I got the idea from Good Eats (Alton Brown), though now you can find dozens of pages explaining how to make a terracotta smoker, so I won’t go too much into detail. The basics: buy 2 flower pots, an electric burner, a heavy duty pie pan, and a round grill grate. Slap a thermometer on there and fill it with hardwood, and you’re smokin’! Here it is:
Smoking MUST be done outside. Preferably far from anyone’s house windows! If you do try this on an apartment balcony like me (disclaimer: I’m not responsible, blah blah blah, not recommended), read these
6 Tips for Balcony Smokers / Grills
- Tell your neighbors first so they don’t think someone’s places is on fire
- Promise your neighbors some of the finished product as payment for putting up with your smoke
- Don’t use too many wood chips, or any sawdust – they make massive amounts of smoke FAST
- Try chunks of wood and longer cooking times to minimize smoke output
- Keep your windows/door closed, otherwise your own apartment will smell like smoke
- Use a meat thermometer to measure the smoke temperature, as it’s more accurate in the narrow range where you want to be smoking (up to about 230F / 110C)
Below is my first attempt: smoked jalapeños and habaneros. Note the former are not chipotles, because I used green jalapeños; to make chipotles you need to find ripe red jal’s. Weighing in at 308 grams before smoking…
Here are the peppers mid-smoke. I smoked ‘em for about 12 hours on low heat (70-80C).
And the final product: note they only weigh in at 28 grams! >90% weight loss…
I’ve made salsa and Texas-style BBQ sauce with these babies and they are deliciously smoky. Just one pepper adds huge flavor to a bowl of fresh salsa!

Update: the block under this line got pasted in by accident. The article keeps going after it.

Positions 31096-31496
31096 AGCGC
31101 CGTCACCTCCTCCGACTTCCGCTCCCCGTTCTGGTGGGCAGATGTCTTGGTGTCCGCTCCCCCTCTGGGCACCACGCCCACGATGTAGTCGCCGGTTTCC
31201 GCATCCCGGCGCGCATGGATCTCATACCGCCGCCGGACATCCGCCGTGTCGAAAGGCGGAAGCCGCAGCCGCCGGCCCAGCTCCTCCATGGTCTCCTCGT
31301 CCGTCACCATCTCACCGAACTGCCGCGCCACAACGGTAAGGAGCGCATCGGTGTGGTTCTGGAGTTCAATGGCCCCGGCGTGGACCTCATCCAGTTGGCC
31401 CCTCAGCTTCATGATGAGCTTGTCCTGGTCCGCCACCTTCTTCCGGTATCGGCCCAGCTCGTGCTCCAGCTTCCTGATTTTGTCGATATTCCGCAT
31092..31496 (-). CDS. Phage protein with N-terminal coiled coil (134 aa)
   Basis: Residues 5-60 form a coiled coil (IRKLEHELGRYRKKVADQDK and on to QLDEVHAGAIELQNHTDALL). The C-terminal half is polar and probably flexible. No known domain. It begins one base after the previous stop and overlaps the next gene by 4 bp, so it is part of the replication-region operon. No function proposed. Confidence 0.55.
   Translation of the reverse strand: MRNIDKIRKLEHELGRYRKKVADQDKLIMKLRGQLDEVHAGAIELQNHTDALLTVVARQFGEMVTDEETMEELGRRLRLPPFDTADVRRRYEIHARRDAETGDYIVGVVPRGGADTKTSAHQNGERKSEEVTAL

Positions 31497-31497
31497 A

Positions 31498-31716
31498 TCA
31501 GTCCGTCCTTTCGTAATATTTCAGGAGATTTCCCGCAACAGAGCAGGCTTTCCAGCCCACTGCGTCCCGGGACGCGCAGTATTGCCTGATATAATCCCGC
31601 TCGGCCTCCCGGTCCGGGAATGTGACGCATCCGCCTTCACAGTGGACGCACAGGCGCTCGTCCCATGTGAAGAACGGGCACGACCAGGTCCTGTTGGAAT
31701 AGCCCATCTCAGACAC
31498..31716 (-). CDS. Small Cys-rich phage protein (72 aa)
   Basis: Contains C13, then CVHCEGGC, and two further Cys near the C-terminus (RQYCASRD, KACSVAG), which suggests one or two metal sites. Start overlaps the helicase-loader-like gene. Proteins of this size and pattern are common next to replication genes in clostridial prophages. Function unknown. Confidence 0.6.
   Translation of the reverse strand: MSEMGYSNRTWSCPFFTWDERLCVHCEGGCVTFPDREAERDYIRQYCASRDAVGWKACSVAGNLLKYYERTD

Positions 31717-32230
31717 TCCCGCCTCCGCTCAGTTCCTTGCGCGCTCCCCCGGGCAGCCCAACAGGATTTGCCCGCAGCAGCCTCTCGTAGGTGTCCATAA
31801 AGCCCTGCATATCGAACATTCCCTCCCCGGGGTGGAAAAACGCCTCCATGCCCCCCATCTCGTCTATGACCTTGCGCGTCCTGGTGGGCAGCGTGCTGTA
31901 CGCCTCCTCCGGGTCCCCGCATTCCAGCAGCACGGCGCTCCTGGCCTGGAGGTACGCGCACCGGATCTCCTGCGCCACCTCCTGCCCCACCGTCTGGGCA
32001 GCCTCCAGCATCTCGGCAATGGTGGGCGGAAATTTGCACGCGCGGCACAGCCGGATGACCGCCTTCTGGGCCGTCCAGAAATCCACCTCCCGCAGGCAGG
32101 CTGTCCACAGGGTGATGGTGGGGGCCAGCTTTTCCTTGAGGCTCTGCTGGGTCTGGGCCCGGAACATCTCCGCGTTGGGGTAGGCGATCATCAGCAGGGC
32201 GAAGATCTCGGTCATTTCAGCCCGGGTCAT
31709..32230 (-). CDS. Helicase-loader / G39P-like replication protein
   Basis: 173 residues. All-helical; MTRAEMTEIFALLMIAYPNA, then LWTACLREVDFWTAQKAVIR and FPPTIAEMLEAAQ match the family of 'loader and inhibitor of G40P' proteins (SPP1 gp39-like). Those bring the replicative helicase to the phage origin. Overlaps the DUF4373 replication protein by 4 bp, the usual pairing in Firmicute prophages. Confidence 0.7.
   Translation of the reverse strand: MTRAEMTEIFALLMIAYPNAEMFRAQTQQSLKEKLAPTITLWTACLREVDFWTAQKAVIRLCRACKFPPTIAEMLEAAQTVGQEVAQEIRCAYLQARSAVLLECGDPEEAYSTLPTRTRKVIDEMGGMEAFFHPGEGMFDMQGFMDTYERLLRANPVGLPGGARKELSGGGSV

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Posted 10 months, 2 weeks ago at 11:26 pm. 6 comments
I took a cooking course at the Sapa Boutique Hotel in Sapa, Vietnam – here was the result of one dish!
These tasty fried spring rolls were made with a chicken & vegetables filling, wrapped in rice paper, dipped in egg and bread crumbs, and then deep fried. One of the best spring rolls we had on the trip!
For those making your own deep-fried Vietnamese spring rolls, here’s a short how-to video showing you how to roll the filling in the rice paper:
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Posted 1 year ago at 2:50 pm. Add a comment
Looking for a Kobe Beef restaurant recommendation in Kobe, Japan? Here’s my story from Royal Mouriya / MOPR on Ikuta Road in Kobe.
We originally intended to go for the lunch course at Misono, the inventors of Teppanyaki style steak. Unfortunately they allow the last lunch order at 1:30, and we arrived at 1:45. On our way south along Ikuta Road we saw the sign for Royal Mouriya and headed in for their lunch course.
From my group of three hostel-goers (that’s right, hostellers eating Kobe Beef!), two of us ordered the 7,000 yen 150g Kobe Beef lunch special (not on the regular menu; I believe it was A4 BMS 6-7 Ribeye Kobe Beef). For Americans, that’s $85 for 5 1/2 oz of ultra-prime meat. The chef brought out the steak and happily allowed me to take all the pictures I wanted:
Here’s a closeup of the marbling in the large center section of beef:
Our chef sliced up the meat, separating out the fat (which would be cooked separately and used to make the sauteed vegetables later).